• Non-discretionary/Statutory/Obligatory – municipalities are required by legislation to establish certain reserve funds.  Examples of these are:

      • Developments Charges – a charge paid by developers to partially pay for the cost of new capital projects as a result of growth (e.g., new roads, new parks, new trails, new community centres)

      • Federal Gas Tax are funds transferred to municipalities from the Federal taxes collected from the gas sales.  These transfers provide stable, reliable and predictable funding for municipal infrastructure purposes.  These funds have restrictions on how they are to be used, they must be spent on environmentally sustainable municipal infrastructure following very specific categories (e.g., Community energy systems, local roads, bridges, active transportation infrastructures, brownfield development, sport and/or recreational infrastructures).

    • Discretionary – these reserves be established by Council for  specific purpose (e.g. vehicle/equipment replacement, municipal elections, tax appeal, extreme weather)

    The City has reserve fund policies in place and follows best practices to maintain our reserve funds at appropriate levels.

    And, to plan ahead and save for the renewal and replacement of our infrastructure, the City has an annual 1% dedicated infrastructure levy with annual increases of .1%. Funds collected from the levy will go directly towards infrastructure renewal and replacement.

  • What exactly is infrastructure and how will the City repair and maintain its infrastructure?

    about 1 month ago

    Infrastructure is the fundamental facilities and systems necessary for the continuance and growth of the City, such as:

    Roads, sidewalks, bridges, streetlights, recreation centres, pools, arenas, parks, trails, playgrounds and sports fields are all examples of infrastructure.

    Paying for the initial infrastructure is one thing, but all infrastructure assets will eventually require maintenance and upkeep.

    The City of Oshawa, like so many municipalities, is faced with the pressure of maintaining, repairing and replacing our aging infrastructure.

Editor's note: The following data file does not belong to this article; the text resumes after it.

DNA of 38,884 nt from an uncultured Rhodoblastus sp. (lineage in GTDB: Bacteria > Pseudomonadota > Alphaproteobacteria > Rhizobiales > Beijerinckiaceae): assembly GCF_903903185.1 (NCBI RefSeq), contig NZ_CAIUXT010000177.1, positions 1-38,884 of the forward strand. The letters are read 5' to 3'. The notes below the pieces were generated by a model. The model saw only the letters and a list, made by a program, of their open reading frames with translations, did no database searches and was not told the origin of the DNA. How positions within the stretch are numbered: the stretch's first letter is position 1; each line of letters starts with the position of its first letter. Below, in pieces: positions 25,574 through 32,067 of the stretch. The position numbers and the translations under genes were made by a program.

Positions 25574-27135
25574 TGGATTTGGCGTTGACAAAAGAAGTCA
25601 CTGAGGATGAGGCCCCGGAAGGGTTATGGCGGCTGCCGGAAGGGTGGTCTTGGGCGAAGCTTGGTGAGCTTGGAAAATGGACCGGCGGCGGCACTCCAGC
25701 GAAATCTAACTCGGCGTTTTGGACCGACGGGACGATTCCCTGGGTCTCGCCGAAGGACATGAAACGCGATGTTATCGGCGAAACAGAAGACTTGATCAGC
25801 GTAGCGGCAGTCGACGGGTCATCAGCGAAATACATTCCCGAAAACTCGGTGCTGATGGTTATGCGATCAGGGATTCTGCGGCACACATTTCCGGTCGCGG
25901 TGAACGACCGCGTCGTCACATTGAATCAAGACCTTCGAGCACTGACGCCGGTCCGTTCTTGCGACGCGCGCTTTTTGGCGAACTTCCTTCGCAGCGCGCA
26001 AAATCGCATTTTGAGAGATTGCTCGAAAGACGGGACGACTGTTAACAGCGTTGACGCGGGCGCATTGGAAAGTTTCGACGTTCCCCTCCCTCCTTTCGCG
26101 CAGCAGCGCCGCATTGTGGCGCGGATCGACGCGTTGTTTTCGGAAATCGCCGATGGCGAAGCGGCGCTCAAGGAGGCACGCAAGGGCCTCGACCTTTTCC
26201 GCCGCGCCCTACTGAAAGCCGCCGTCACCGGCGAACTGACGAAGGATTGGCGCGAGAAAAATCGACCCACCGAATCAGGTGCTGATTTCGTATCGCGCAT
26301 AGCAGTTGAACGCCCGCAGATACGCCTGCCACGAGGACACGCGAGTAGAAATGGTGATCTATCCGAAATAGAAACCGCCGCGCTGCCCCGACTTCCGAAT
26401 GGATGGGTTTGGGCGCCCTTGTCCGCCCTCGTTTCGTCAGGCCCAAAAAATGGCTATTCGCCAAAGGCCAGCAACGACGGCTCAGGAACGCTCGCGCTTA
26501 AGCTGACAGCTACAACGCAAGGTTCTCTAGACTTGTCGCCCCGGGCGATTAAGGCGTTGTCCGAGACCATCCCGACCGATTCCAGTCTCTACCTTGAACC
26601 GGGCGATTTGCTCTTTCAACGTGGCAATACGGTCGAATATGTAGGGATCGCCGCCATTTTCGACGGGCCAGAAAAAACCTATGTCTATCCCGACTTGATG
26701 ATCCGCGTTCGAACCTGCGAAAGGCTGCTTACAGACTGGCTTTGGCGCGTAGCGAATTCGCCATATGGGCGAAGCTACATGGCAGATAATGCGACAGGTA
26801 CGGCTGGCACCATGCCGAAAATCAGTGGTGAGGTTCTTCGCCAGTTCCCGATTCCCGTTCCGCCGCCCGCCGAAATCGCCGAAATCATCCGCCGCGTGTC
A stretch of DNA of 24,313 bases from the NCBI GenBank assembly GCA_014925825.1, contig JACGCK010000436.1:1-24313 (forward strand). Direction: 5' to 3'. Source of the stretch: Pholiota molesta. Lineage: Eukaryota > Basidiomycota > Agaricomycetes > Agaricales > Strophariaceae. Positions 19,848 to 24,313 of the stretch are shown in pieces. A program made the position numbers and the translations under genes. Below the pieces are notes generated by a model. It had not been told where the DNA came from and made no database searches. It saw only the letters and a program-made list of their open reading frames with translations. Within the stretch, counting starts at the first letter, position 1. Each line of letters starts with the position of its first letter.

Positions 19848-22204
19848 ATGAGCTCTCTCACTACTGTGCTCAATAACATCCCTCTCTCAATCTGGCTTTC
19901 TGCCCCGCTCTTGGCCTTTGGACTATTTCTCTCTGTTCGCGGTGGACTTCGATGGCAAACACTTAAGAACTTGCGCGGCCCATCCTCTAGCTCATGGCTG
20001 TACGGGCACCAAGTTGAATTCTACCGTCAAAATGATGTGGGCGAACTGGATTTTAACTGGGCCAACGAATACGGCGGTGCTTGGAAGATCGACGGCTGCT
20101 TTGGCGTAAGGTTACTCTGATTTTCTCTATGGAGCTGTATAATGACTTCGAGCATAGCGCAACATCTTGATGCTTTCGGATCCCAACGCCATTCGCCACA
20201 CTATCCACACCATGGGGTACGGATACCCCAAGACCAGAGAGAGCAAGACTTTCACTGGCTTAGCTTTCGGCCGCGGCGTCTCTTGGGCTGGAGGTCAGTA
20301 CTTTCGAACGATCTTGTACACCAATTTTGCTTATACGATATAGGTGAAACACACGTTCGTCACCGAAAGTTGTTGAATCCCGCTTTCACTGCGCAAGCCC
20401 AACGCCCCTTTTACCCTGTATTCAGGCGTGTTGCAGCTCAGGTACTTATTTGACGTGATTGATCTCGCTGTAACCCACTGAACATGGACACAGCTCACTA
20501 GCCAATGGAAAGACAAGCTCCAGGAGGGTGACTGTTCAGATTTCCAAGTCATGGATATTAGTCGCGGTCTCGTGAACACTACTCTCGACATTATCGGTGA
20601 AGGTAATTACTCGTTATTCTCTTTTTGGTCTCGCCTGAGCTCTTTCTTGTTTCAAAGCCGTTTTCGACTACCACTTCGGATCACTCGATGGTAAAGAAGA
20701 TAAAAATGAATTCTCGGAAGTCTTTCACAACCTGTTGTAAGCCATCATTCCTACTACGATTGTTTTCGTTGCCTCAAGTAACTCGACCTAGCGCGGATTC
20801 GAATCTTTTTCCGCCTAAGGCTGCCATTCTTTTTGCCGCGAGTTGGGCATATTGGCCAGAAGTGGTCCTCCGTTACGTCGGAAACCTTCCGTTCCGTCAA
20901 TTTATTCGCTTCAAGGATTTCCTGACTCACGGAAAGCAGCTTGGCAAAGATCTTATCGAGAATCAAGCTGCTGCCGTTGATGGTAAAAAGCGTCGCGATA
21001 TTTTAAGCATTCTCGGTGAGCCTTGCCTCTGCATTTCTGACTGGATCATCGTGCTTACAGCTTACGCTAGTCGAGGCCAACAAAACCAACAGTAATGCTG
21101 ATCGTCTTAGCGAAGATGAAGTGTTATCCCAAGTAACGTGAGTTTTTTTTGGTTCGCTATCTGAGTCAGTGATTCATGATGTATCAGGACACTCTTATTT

As a mechanism to increase the funding for future infrastructure requirements, in the 2017 City Budget, the City introduced an annual 1% dedicated infrastructure levy and further increased it by .1% annually in future budgets. Funds collected annually from the levy are a contribution to the City’s capital reserves for future renewal and replacement of our infrastructure.

  • The bike trail from king to the lake is in need of a major upgrade—are there any plans to upgrade this spring?

    dublinerca asked about 1 month ago

    The City has 30 kms of paved and unpaved trails in its inventory that vary in age and condition. Reconstruction of deteriorated portions and paving of granular areas of the trail network are required to maintain safety, accessibility and reduce maintenance costs and potential liability. While there are funds proposed in the 2019 Capital budget for trail reconstruction, this specific section of trail is not identified for upgrade this year.

  • What is the operating budget? What are some of the known factors used in preparing the operating budget?

    about 1 month ago

    The operating budget is a financing plan for the City’s day-to-day operations such as snow removal, road maintenance, and by-law services.

    The operating budget is prepared using a base budget approach that considers cost pressures on programs and services currently being delivered. Some of the factors applied to the base budget are:

    • Salary – Salaries and benefits are updated to reflect annual increases based on collective agreements currently in effect.

    • Inflation – Inflation is based on the specific commodities used by the City.  Inflation rates for the various commodities are based on current agreements in place as well as current market trends which may impact bid prices received for City goods and services.  Various commodities range from 2% to 4% on most, but as high as 6% on some.

    • External Agencies – The City contributes funding to specific agencies that provide various recreation and cultural services to its residents. These agencies are Oshawa Senior Citizens Centres, Oshawa Public Libraries, Parkwood Foundation, Oshawa Historical Society and The Robert McLaughlin Gallery.

  • How are taxes determined?

    about 1 month ago

    There are 2 components to property taxes:

    First, your home’s assessed value as determined by MPAC – the Municipal Property Assessment Corporation

    Second, the total tax rate, as determined by the City of Oshawa, the Region of Durham, and the Province.

    The formula is:

    The assessed value of your home TIMES the Total Tax Rate

    This will give you the Total of your Property Taxes

    Let me provide an example – please keep in mind these figures are approximate.

    In 2018, the average home was assessed at $356,000. This is multiplied by the residential total tax rate, which is rounded to 1.41% for 2018. Based on this, the total tax bill would be about $5,008.

    Of the $5,008 you would pay in property taxes, the City only keeps 41% -- or approximately $2,053.

    The Region would receive approximately $2,053; and the Province of Ontario would receive approximately $902 for the local school boards.